Cancer Screening Tests All Men Need

Medically Reviewed by Dr. K on 5 May 2021

Cancer Screening

Cancer screening tests are designed to detect cancer early, before it causes symptoms and when it is most manageable to treat. Screening tests that are effective include those that:

  • Find cancer early
  • Reduce the likelihood of cancer mortality in anyone who is routinely screened.
  • Have seen a greater number of possible advantages than drawbacks.

Cancer screening is so important because there are no symptoms of cancer in the early stages, and it is exactly when the cancer is most treatable. It may not be the most comfortable experience in the world to go to the doctor for an annual checkup, but don’t put off getting a screening test for the most common cancers that affect men. If you spot them early, they’re easier to treat.

Colorectal Cancer

Some screening exams check for polyps in your colon since this is where the disease normally begins. The aim is to locate them before they develop into cancer or when they are still in the early stages of development.

Colonoscopy: Your doctor inserts a flexible tube containing a small camera into your rectum to view the interior of your colon and rectum. You can’t eat or drink anything for a day or two before the exam, and you’ll need to take a laxative to prepare the bowels.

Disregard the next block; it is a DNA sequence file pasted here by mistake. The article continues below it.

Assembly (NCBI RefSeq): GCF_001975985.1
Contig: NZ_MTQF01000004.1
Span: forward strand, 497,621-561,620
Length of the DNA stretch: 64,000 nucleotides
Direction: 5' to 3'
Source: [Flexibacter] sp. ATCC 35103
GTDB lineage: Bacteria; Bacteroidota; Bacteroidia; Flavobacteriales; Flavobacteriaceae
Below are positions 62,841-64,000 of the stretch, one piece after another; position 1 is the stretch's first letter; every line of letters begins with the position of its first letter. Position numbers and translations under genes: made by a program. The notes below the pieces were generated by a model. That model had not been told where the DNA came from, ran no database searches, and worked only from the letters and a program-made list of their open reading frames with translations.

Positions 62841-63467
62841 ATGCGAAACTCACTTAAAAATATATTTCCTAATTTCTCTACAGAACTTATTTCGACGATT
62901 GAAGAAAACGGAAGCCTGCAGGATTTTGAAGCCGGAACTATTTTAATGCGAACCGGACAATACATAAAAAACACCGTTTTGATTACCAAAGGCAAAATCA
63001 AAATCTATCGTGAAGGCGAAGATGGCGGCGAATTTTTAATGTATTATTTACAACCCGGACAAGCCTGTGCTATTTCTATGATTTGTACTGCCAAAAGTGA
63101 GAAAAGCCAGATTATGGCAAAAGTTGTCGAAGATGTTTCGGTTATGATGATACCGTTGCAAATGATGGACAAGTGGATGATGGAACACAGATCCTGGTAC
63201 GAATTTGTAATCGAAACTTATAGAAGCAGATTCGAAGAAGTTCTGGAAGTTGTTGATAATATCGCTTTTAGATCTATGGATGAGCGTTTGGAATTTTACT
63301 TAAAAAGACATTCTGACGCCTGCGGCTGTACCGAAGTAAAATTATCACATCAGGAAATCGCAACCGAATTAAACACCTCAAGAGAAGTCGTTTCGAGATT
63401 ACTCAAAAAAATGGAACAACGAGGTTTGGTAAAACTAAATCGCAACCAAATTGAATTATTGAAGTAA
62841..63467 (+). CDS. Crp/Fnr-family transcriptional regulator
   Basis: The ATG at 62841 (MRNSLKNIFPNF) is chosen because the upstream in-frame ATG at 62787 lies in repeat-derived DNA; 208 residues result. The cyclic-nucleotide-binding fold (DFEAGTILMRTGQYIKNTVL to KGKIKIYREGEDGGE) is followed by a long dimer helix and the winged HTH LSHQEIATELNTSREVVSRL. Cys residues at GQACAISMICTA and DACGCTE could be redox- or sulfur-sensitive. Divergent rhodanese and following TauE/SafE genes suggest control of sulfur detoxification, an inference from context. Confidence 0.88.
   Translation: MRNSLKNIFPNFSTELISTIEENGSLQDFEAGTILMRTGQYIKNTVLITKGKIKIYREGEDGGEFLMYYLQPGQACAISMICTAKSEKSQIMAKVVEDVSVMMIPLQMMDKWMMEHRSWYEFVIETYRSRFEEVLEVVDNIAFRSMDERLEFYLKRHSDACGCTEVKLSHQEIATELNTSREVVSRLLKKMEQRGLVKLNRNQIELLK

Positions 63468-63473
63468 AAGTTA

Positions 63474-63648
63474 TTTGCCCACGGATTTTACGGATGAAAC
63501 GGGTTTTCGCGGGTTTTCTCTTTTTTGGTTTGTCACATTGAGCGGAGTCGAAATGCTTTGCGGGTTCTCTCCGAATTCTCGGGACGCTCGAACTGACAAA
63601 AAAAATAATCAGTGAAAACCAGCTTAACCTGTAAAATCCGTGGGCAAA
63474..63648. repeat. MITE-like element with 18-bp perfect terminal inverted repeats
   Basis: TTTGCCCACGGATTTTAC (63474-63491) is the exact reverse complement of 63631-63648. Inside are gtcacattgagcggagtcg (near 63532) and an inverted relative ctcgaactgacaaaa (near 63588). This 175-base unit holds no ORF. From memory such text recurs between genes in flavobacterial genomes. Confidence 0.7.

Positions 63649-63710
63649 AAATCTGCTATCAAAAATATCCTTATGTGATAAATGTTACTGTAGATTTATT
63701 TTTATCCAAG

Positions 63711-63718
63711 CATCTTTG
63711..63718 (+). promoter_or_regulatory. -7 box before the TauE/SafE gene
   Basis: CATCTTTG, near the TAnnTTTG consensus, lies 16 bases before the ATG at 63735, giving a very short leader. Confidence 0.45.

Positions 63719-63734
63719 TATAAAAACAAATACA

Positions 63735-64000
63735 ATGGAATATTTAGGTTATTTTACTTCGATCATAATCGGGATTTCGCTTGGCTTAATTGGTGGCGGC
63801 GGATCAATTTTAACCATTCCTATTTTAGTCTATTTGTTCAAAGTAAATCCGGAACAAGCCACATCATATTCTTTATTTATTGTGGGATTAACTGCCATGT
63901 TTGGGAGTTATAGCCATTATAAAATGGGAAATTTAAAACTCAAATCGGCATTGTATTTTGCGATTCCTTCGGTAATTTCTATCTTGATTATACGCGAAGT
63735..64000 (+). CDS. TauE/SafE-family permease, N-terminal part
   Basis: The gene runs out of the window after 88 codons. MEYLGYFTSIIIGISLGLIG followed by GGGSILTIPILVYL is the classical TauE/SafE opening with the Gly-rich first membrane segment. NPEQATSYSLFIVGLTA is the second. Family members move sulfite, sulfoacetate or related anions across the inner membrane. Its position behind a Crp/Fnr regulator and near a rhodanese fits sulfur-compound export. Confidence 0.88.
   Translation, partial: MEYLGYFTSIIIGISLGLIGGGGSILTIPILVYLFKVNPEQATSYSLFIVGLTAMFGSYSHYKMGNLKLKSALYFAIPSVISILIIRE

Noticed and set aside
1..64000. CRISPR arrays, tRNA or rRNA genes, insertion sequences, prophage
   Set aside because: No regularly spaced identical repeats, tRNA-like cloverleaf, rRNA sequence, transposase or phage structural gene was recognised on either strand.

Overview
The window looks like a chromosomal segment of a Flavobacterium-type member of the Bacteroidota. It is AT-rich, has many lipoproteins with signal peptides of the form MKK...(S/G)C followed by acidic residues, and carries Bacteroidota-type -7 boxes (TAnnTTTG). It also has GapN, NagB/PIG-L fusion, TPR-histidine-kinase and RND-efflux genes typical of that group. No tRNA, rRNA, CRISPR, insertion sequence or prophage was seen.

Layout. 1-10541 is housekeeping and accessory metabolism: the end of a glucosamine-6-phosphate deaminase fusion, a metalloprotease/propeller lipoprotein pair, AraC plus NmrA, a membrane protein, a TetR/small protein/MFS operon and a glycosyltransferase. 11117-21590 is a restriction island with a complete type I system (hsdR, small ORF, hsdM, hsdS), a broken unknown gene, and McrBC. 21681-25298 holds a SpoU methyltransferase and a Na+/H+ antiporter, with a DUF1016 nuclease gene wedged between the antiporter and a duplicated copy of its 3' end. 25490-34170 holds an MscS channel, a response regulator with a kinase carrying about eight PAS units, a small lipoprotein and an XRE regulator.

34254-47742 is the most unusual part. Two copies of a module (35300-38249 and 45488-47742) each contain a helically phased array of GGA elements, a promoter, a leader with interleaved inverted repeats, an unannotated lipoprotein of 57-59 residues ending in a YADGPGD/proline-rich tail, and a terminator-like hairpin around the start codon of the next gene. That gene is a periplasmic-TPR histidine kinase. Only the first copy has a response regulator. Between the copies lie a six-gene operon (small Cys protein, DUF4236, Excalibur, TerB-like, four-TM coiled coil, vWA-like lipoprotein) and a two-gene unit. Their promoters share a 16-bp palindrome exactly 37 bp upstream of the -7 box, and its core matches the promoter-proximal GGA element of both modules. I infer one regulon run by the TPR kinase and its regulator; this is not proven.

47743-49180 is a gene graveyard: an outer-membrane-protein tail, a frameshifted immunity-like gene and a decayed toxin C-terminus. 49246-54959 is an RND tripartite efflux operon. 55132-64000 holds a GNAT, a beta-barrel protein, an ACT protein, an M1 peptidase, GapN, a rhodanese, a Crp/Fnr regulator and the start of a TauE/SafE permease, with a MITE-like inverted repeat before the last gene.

It takes about 30 minutes to complete the operation. You’ll be given drugs to make you sleepy or drowsy, as well as numbing medication. Polyps and possibly tissue fragments will normally be removed from your colon by your doctor. They’ll then give them to a lab to be tested for cancer signs.

Flexible sigmoidoscopy: It’s similar to a colonoscopy, but the doctor can only see about a third of your colon. You don’t need to prepare as much and can normally stay awake. It takes about 20 minutes to complete this exam.

Fecal tests: Since cancers in the colon and rectum may bleed, both the guaiac-based fecal occult blood test (gFOBT) and the fecal immunochemical test (FIT) check for tiny quantities of blood in your feces. You’ll use a special kit at home to collect a small number of your feces, which you’ll then send to a lab. You will need to abstain from certain foods and medications ahead of time.

Stool DNA test: A stool DNA test is similar to a fecal test, but the lab will also look for signs of polyps or cancer cells with gene changes.

Men may begin screening at the age of 50, but if you’re at a high risk for colorectal cancer, you might need to begin sooner. Ask your doctor if you really need to if you’re older.

A group of medical experts, the U.S. Preventive Services Task Force (USPSTF), recommends that you have a:

  • Colonoscopy every ten years or
  • Flexible sigmoidoscopy every ten years, plus FIT once a year (the American College of Physicians recommends flexible sigmoidoscopy every five years, plus FOBT or FIT once every three years), or
  • FOBT is held every year.

Prostate Cancer

Prostate cancer is the second most common cancer in men. Different health organisations have their own set of guidelines. Your doctor will advise you on which tests you should have and how often you should have them.